Wale Sokunbi CURRENTS, 08056180228 firstname.lastname@example.org
Governor Babatunde Fashola of Lagos State made a tactical mistake last week. He began earnest implementation of the state’s controversial Road Traffic Law barring commercial motorcycle operators (okada) from Lagos highways only few days after Governor Olusegun Mimiko of Labour Party (LP) beat the Action Congress of Nigeria (ACN) candidate, Mr. Rotimi Akeredolu (SAN), to third position in the October 20 Ondo State governorship election.
The defeat of Akeredolu, ACN and its leader, Bola Ahmed Tinubu, by Mimiko really dented the image and ego of the party. It also vividly demonstrated to the electorate in other ACN-controlled states such as Lagos that the party’s strong hold on Southwest states could be questioned, and the party kicked out of power, if the people are determined to do just that.
That period of gloating over the loss of Ondo to Labour Party by many people, including the Yoruba socio-political group, Afenifere, was a very wrong period for Fashola to implement a policy which saw Okada riders being hounded like dogs on Lagos streets, with about 3,000 of their motorcycles impounded, and one two operators inadvertently killed by the police.
If, indeed, Fashola and the ACN had had “ears” in the markets, hairdressing salons and eateries in Lagos, last week, they would have heard that the anger of many less privileged Lagosians on the “okada ban” and the defeat suffered by ACN in Ondo State few days earlier, became a volatile mix that generated palpable discontent and ill feeling against the Lagos government. The outcry of the okada riders, however, does not detract from the propriety or otherwise of the law restricting operation of commercial motorcycle operators in the state.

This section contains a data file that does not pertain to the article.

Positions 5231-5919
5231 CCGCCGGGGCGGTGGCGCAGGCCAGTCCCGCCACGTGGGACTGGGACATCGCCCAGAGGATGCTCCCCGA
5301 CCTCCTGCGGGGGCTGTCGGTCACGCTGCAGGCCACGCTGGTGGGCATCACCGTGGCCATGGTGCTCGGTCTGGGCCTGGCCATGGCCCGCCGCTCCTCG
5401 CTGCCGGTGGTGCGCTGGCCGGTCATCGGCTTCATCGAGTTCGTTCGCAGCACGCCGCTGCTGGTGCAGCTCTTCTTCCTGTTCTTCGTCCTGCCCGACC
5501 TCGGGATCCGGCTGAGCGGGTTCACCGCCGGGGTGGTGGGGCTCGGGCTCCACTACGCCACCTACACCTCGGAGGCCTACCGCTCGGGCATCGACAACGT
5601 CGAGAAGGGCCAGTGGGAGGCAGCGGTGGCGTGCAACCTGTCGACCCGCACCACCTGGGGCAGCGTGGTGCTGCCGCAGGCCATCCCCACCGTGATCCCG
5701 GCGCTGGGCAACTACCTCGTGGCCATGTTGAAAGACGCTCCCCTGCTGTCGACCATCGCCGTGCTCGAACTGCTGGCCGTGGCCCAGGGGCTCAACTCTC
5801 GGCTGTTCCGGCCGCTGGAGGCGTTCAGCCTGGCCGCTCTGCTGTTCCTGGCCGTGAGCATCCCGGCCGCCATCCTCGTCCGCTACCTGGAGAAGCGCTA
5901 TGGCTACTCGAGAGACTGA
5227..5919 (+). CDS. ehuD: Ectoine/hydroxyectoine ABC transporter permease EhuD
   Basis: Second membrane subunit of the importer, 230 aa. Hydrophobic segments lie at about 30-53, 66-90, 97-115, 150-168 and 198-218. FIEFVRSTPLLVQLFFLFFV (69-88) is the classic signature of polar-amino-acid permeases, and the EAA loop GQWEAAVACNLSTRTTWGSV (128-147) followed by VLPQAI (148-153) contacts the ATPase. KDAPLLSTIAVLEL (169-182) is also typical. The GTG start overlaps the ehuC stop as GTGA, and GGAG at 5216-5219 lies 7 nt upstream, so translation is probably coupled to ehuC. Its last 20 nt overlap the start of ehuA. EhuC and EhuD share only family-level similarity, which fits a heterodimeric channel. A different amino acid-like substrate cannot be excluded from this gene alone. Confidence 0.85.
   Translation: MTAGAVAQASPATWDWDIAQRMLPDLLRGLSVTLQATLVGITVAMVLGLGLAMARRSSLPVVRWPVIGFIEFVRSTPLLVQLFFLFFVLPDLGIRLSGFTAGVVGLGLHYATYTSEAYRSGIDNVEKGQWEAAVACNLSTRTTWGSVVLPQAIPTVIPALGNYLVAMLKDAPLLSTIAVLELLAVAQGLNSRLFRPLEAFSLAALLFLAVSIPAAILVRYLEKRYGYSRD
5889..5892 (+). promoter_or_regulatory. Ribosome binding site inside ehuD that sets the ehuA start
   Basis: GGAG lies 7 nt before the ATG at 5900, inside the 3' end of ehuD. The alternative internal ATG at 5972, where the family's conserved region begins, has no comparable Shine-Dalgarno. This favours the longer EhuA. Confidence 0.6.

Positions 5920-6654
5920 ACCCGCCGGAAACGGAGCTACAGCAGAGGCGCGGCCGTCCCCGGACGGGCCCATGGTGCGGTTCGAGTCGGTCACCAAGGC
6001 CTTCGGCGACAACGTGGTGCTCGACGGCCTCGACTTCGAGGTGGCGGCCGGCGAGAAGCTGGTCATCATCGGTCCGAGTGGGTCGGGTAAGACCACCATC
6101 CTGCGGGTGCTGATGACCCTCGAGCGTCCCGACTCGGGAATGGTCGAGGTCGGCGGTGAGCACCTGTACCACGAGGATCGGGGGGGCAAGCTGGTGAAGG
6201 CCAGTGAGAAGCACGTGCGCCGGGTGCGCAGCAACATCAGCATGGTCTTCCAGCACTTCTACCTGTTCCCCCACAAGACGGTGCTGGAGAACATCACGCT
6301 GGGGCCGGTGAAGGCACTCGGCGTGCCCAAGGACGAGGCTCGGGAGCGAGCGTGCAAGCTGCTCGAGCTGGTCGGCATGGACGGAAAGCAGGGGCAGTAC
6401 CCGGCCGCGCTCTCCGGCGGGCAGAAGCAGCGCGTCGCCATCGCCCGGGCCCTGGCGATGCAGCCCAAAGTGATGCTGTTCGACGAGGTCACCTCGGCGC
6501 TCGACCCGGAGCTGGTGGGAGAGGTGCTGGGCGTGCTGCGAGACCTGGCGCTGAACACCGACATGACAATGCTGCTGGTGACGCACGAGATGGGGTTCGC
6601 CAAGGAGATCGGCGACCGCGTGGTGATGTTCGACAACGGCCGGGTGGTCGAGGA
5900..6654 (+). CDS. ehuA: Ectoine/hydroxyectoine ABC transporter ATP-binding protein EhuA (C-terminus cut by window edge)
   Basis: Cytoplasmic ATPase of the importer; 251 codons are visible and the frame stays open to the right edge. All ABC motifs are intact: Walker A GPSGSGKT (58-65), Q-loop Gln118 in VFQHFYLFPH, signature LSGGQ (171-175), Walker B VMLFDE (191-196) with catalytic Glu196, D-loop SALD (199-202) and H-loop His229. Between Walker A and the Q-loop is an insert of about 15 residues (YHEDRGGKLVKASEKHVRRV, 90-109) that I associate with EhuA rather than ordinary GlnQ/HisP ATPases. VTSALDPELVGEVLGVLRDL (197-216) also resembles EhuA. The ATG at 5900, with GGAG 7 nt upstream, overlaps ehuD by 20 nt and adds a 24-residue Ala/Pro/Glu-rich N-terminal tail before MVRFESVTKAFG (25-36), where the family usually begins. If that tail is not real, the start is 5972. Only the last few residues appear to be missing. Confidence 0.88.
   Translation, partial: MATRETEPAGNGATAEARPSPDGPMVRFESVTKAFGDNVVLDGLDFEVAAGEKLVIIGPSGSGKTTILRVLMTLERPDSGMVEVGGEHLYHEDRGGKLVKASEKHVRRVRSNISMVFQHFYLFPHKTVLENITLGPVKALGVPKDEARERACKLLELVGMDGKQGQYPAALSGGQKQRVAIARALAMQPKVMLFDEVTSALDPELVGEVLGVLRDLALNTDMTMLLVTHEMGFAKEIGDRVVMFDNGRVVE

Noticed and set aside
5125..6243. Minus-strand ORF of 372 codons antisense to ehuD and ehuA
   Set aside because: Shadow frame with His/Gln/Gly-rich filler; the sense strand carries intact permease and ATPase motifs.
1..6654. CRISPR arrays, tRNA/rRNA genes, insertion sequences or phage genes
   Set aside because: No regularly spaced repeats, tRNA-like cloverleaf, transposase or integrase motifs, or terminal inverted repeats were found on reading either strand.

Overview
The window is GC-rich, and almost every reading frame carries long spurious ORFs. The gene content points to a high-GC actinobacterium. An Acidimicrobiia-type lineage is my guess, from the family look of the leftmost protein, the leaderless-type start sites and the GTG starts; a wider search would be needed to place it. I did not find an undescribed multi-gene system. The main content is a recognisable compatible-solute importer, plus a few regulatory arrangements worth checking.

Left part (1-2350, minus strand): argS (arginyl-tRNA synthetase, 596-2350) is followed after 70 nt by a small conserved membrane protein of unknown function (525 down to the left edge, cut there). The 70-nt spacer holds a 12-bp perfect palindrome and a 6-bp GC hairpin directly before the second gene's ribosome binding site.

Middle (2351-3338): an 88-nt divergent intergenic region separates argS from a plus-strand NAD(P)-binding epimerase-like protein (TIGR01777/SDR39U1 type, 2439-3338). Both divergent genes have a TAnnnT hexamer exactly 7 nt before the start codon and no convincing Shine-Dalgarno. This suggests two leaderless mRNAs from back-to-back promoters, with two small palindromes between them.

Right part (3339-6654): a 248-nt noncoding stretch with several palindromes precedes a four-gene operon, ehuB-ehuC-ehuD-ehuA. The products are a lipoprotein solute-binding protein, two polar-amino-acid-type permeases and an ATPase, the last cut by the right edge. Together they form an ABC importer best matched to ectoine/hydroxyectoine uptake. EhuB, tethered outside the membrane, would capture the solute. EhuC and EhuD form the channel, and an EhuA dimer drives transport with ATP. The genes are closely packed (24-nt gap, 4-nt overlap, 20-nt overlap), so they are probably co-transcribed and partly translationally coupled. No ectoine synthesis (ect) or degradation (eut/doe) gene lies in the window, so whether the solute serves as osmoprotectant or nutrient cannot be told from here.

Although the Lagos government hinged its decision to bar okada operators from 475 out of the state’s 9,100 roads on the frequent cases of okada accidents traceable to recklessness of riders, and their use for activities detrimental to security in the state, the implementation of the law degenerated into fracas, last week. The police seizure of offending motorcycles from riders in different parts of Lagos led to violent protests in which the operators damaged about ten mass transit buses of the state government.
The Lagos State Road Traffic Law has been a subject of contention since it was signed into law.. Apart from barring okada riders from the state’s highways, it has other controversial provisions that have earned the ire of many Lagosians. It, for instance, outlaws eating while driving. For a state in which a driver could be held up in a traffic snarl for hours on end, it will be interesting to know what type of food may or may not be eaten while on the wheels in Lagos.